Learning focus: Explore adaptations in animals and plants
Living things are adapted to their habitats. This means they have special features that help them to survive. Watch this film (if you are able) to find out more about adaptation. Find videos here on the BBC site: https://www.bbc.co.uk/bitesize/articles/zjf3rj6
Examples of animals adapted for different environments include: - African elephant - lives in a hot habitat and has very large ears that it flaps to keep cool. - Polar bear - lives in a cold habitat and has thick fur and lots of layers of aft to keep warm. White fur to help hunt prey and sharp claws to attack and eat.
It’s not just animals that are adapted to their environment, plants are too.
A cactus is well adapted for survival in the desert. They have long roots to collect water from a large area and a stem that can store water for a long period of time.
The animals and plants in one habitat are suited to live there and may not be able to survive in other habitats. When a habitat changes, the animals and plants that live there are affected.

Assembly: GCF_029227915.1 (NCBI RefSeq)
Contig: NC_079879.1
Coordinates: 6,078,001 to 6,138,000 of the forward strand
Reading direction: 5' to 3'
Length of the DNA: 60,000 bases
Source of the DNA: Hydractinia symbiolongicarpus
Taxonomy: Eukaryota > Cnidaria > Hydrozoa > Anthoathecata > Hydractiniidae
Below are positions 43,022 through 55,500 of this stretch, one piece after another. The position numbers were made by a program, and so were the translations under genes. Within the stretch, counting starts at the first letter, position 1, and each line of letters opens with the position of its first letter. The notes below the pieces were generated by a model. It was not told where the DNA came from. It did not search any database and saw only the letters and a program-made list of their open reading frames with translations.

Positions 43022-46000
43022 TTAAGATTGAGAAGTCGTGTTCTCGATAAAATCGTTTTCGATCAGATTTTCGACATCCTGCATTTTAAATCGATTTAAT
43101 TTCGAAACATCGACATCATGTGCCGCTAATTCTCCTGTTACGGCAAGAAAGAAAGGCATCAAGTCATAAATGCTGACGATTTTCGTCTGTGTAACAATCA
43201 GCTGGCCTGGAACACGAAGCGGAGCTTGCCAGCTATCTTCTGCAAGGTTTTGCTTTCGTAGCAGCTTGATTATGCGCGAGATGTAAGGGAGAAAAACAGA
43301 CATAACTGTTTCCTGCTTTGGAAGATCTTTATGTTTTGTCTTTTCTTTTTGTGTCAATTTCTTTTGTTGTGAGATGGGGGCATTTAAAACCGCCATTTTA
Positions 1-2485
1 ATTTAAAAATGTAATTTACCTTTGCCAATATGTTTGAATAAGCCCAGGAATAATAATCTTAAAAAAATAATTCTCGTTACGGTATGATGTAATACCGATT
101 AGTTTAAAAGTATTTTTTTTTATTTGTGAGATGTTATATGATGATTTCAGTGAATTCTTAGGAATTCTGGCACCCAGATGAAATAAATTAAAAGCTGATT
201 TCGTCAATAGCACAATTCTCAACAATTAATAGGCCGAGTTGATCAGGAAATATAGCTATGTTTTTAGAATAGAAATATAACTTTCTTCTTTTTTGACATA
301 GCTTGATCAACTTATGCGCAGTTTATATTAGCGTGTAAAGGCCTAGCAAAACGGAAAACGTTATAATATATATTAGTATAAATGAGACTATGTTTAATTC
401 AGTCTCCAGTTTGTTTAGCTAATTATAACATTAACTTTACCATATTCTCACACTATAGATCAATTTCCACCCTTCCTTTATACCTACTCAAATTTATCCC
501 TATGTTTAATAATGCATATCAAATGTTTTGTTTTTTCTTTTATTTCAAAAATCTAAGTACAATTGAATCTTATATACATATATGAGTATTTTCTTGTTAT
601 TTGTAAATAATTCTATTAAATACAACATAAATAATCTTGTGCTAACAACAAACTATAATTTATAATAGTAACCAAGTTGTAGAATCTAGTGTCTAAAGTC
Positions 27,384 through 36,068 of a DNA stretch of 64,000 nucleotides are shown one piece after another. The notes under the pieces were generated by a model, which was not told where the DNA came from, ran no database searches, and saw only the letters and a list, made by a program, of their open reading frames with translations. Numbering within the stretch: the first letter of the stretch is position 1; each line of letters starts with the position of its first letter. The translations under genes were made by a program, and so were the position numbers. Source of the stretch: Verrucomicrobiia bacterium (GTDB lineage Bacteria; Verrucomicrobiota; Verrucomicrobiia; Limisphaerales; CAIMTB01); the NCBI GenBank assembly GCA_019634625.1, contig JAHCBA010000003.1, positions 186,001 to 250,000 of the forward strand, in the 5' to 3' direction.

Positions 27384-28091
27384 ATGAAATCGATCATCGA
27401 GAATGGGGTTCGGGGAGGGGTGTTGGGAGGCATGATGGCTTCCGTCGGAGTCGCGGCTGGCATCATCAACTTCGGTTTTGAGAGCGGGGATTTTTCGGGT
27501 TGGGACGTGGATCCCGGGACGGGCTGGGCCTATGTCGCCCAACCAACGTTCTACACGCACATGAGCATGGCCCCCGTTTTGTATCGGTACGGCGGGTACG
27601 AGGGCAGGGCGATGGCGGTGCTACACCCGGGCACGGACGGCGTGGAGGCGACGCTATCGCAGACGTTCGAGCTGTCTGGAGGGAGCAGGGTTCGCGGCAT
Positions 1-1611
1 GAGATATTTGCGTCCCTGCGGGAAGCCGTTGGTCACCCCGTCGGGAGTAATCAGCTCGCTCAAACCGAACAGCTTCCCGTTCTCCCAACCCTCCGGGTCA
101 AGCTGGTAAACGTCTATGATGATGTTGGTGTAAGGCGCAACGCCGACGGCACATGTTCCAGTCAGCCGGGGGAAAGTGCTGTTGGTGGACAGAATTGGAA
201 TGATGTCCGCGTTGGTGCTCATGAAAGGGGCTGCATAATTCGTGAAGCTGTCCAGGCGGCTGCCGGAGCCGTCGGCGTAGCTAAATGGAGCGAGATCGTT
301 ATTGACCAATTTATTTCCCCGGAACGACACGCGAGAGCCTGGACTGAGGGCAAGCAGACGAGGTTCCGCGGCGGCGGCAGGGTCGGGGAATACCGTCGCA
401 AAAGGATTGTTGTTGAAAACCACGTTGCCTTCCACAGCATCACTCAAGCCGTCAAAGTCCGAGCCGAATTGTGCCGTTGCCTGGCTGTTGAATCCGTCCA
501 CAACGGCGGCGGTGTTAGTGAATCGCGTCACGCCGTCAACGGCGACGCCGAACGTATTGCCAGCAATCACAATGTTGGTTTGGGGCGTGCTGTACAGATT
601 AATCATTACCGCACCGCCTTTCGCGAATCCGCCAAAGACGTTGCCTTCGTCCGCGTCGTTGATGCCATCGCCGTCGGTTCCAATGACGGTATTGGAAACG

Animals that are good at adapting will be good at surviving and reproducing. - The Texas blind salamander has adapted to have no eyes because it doesn't need them to survive in its habitat - a pitch black cave. - The arctic fox has dark fur in the summer but its fur changes to white to blend in with the snow in the winter. - The desert fox has very large ears. Along with its thin coat, these features help it keep cool in the heat of the desert. - The cuttlefish can change colour in the blink of an eye to match its environment under the water.
Now have a go at the activities on the BBC website: (https://www.bbc.co.uk/bitesize/articles/zjf3rj6) or try this activity:-
Design a creature that can live in one of these environments. Think about what colour, skills (good eyesight/hearing for hunting or escaping hunters), features like claws for killing/climbing, speed for escaping/catching predators/prey, etc.
a) Mountain region
b) the ocean
c) a forest